Line charts are useful for showing trends over time, like the average temperatures in a city over a period of time. In the example, I’ve used additional options for the data points. I’ve set their point size to 2-pixel circles and enabled data labels.
Pie charts are useful for showing data as a proportion of the whole. For instance showing the market share for several brands. For simple data analysis, a pie chart quickly shows percentages of the whole but not much else. Since these charts need to distinguish between slices, there are additional formatting options for pie charts. You may change each slice’s color. And you may choose to pop out individual slices from the center.
Scatter plots are useful for seeing correlations, patterns, or trends. For instance, how temperature affects sales. We can also plot a trendline in scatter plots in the chart editor. This gives us additional help in spotting patterns in our data set. The customization options are similar to column charts and bar charts.
Geo charts help put our Google Sheets’ data onto a map. We can then visualize a range of values by using a gradient color scale. Below is an example using the top 10 countries’ GDP charted by GDP per capita. Chart options for Geo Charts are limited to changing the colors of the gradient ranges.
Treemaps are helpful when you have parent-child hierarchy in your data. Restaurant menus are good candidates for organizing data in this way. Customization of tree maps is also unique. You’ll be able to specify the object’s ID, Parent, and Size (as a numeric value) in three columns. You may add an optional fourth column as well. Similarly to geo charts, you may then select colors for each level of the hierarchy according to the size value of the items.
Gauge charts are a quick, bold way to represent values in a range. You could use this to show progress toward a goal, or to quickly compare sales year over year. Again, your customization options are limited to colors for each range of your values.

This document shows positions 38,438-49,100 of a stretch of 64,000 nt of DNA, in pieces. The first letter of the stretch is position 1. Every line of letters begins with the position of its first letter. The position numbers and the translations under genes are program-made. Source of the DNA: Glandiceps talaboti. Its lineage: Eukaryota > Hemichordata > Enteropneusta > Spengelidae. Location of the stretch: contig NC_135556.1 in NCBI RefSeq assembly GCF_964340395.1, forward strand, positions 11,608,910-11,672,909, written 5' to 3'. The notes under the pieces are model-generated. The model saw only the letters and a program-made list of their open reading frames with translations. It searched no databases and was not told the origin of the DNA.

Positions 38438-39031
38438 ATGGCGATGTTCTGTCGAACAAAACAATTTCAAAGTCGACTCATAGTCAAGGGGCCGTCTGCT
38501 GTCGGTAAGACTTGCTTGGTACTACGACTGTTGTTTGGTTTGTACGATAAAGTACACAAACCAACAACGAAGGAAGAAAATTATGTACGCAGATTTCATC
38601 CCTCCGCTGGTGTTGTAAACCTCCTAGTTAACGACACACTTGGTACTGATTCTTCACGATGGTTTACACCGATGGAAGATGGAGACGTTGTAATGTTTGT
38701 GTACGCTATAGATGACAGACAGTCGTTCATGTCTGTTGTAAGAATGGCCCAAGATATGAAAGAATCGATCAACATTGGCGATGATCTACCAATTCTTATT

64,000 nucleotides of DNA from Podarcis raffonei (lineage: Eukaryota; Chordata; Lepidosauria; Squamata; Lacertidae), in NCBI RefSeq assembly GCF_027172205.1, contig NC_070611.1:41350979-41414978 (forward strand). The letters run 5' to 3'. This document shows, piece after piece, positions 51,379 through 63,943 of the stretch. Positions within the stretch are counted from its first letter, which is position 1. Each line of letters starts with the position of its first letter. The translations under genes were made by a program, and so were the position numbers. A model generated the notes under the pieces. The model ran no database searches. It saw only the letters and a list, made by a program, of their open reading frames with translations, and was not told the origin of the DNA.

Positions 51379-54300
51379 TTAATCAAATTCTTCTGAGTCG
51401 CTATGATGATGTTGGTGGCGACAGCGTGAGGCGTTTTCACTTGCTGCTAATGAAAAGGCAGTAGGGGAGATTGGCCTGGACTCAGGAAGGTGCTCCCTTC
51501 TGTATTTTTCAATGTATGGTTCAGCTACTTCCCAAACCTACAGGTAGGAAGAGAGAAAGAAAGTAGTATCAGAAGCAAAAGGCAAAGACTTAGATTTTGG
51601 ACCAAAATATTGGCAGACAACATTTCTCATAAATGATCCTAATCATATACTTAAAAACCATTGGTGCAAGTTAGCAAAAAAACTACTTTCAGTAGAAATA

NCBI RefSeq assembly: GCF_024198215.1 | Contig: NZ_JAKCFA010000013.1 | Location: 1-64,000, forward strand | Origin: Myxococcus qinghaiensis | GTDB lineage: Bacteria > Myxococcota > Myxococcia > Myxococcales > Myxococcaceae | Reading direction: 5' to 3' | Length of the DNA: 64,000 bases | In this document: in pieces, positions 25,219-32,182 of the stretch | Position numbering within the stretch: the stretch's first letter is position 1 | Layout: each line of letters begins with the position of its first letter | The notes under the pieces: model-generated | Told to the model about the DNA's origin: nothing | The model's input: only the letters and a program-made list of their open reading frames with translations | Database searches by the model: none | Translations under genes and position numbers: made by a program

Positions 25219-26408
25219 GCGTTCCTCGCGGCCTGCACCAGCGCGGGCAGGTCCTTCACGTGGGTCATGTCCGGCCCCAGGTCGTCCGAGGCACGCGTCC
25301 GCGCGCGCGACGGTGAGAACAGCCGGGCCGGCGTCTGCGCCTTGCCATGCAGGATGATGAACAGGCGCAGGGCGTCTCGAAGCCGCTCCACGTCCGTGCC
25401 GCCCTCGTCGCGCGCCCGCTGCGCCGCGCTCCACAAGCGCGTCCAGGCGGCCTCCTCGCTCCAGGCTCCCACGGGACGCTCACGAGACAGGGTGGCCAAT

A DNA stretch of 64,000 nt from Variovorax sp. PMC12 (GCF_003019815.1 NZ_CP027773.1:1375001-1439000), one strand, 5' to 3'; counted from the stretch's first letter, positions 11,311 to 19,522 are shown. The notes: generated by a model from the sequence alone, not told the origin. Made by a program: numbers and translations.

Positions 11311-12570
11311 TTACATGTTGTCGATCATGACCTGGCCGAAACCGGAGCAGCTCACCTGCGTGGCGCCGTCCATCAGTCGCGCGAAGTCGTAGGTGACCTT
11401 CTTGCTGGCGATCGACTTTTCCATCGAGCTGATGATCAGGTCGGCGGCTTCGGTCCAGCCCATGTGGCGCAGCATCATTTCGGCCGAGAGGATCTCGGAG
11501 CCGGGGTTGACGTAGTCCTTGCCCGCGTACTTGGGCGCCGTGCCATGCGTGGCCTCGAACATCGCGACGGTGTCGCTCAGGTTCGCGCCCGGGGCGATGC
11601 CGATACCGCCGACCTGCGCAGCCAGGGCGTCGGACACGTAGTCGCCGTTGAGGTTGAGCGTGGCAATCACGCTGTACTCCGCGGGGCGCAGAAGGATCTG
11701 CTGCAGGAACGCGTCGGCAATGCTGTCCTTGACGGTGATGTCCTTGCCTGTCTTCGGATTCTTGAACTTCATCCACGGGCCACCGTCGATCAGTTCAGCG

Timeline charts are helpful for seeing sales data over a period of time, and they include built in dynamic selections to modify the time visible timeframe on the fly. These charts are quite interactive, and only allow you to customize a few options like date format, line thickness and fill opacity.
How to Create a Chart for Google Sheets Data
There are two ways to create a chart in Google Sheets:
- Using Chart Builder AI
AI Chart Builder
Open the Chart Builder up by selecting Extensions – Coefficient Connector – Launch. Haven’t installed the connector? Install Coefficient’s free extension now to follow along.
In the sidebar that opens, choose GPT Copilot and then Chart Builder.
Select your data set, and describe the chart you want. The chart builder will do the rest and then prompt you to put the chart on a new sheet or in a particular cell.
Using the AI Chart Builder can be a great first step to get suggestions on the type to use. The links above are very helpful if you don’t know where to start with your data.
To create a chart manually is also a simple matter. Let’s walk through the column chart from our example. First, highlight the data set and click Insert – Chart from the menu bar.
From here, the sidebar from Google Sheets will open, allowing you to select from all the chart types and options.
We’ll cover customization next.
Formatting and Customizing Charts
Whichever way you choose to create your chart, once it’s in the Sheet, you can fine-tune it. If the Sheets’ sidebar chart editor is not open already, click in your chart, select the three dots in the top right corner, and then select Edit chart.
The customize tab in the Chart editor houses all options for colors, labels, fonts, gridlines, ticks, etc.